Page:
How I Met My Advisor

Updated: Sep 13

The relationship with your advisor is one of the most important aspects of your graduate education. When applying to graduate school, your fit with your mentor can (and most likely will) be the deciding factor in whether or not you are accepted into the program.

I was fortunate to be able to interact with my advisor prior to my application, so I had the benefit of building a relationship with her. I do think my interactions with her PRIOR to interview day meant much more than my interactions with her ON interview day.

So here's a breakdown of how I met my current advisor:

My initial contact with my advisor was a simple email. This is a common practice in the PhD application process. Many prospective students will reach out to potential advisors to inquire about their research and whether or not they will be accepting students. For those of you wondering what to say in this email, here is the exact email I sent:

Following this, my advisor actually responded to my email and asked to set up a time to talk over the phone. This conversation ended up being about an hour long. I shared the research and methods that I was doing at the time as well as my interests and why I was interested in that line of research. We talked about her current research projects and her plans for the future. During this call she actually let me know that she went to grad school with the PI at the lab I was working at, which shows you how important networking is!

Also on this phone call, she mentioned that she would be attending ISDP, a conference I was also going to be at! I viewed this as a great opportunity to get to meet her in person.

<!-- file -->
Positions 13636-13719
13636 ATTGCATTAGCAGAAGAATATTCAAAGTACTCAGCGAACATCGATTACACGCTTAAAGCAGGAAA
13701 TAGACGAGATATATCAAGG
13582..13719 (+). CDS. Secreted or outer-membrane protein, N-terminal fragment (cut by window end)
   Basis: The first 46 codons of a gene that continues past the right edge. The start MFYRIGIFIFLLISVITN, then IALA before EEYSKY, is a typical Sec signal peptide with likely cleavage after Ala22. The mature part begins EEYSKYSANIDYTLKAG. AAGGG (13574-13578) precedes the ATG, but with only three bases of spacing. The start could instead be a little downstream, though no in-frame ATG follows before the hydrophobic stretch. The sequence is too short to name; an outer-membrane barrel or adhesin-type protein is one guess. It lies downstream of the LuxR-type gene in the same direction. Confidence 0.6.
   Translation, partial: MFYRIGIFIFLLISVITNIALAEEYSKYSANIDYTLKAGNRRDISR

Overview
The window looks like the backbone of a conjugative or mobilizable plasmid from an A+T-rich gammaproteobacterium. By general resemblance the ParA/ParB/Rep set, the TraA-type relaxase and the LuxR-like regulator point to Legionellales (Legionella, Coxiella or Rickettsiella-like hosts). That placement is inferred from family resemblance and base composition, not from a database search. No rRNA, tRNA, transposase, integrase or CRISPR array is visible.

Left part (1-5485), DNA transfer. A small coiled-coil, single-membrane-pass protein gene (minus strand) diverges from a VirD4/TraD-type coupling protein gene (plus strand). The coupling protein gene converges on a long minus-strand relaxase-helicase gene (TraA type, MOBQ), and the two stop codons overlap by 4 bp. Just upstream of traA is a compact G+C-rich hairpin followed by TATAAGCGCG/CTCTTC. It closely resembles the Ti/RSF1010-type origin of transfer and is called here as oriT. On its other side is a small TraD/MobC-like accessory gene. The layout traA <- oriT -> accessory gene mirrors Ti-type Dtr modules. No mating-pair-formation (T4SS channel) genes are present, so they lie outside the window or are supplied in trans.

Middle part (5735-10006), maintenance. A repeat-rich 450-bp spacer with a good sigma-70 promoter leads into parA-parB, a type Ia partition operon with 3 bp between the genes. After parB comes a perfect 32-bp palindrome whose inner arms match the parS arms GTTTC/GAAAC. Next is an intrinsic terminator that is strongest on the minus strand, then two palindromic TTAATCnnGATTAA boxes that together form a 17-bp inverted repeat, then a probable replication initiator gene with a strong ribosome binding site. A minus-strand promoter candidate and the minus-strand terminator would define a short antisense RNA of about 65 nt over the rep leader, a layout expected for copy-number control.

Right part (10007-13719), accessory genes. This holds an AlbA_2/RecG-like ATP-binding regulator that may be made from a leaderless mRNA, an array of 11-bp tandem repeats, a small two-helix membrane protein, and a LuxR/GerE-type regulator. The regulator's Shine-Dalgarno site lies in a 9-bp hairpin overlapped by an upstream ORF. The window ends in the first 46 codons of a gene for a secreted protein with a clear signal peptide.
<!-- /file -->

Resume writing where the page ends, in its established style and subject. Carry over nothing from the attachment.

That conference occurred in October. I did recognize her a few times thoughout the conference, but made a point not to force myself upon her or into her conversations. When presenting my poster one of her graduate students passed by and I was able to talk to that student briefly. We chatted about her experiences in the lab and she actually went and grabbed Dr. Tarullo. Thus, I was able to share my poster and talk to her briefly in person.

Finally, in December I submitted my application. I made sure to mention my conversations with Dr. Tarullo in my personal statement and how they led me to believe we would be a good fit with each other.

If you're looking to connect with a potential advisor here's my tips:

  • Networking is everything! Ask your professors if they have any connections with researchers related to your interests.

  • Email any PI's of interest asking about their research.

  • Try to connect with potential PI's at professional events or conferences.

Until next time...


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